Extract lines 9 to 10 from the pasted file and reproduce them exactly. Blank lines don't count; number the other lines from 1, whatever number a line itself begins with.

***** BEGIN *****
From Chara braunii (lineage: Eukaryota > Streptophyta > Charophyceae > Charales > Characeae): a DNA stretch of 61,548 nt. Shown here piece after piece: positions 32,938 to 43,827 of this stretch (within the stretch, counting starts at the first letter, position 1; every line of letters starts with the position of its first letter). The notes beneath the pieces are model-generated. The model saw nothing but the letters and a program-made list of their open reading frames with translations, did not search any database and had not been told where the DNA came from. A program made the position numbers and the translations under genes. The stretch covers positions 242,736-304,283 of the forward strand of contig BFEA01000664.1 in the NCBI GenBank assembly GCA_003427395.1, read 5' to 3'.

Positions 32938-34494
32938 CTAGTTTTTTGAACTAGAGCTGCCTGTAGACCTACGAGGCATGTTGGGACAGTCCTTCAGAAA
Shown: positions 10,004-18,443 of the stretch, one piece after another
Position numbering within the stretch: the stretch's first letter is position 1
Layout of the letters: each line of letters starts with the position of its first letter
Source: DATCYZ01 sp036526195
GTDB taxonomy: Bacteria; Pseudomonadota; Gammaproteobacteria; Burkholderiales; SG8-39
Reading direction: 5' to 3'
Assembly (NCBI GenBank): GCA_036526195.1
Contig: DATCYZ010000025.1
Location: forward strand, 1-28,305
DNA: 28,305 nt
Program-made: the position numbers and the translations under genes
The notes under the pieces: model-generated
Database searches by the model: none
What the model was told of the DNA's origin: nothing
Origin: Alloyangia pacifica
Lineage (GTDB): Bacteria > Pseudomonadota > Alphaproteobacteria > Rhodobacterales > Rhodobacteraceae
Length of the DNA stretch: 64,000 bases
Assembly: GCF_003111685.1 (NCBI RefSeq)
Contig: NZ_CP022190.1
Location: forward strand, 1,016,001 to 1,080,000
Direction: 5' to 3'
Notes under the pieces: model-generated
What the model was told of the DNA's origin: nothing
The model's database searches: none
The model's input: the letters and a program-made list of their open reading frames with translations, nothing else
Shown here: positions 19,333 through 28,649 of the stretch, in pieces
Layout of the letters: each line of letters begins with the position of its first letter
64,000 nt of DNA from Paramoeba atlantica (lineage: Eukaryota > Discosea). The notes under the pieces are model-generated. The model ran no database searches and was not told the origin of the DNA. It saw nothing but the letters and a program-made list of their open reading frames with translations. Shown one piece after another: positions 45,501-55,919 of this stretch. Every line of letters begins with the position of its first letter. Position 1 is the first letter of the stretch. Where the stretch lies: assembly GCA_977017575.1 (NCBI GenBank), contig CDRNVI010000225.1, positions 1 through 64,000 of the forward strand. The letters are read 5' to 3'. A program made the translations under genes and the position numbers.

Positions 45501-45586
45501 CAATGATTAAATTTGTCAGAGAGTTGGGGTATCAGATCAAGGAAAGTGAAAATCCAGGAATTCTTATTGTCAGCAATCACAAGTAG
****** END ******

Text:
Reading direction: 5' to 3'
Assembly (NCBI GenBank): GCA_036526195.1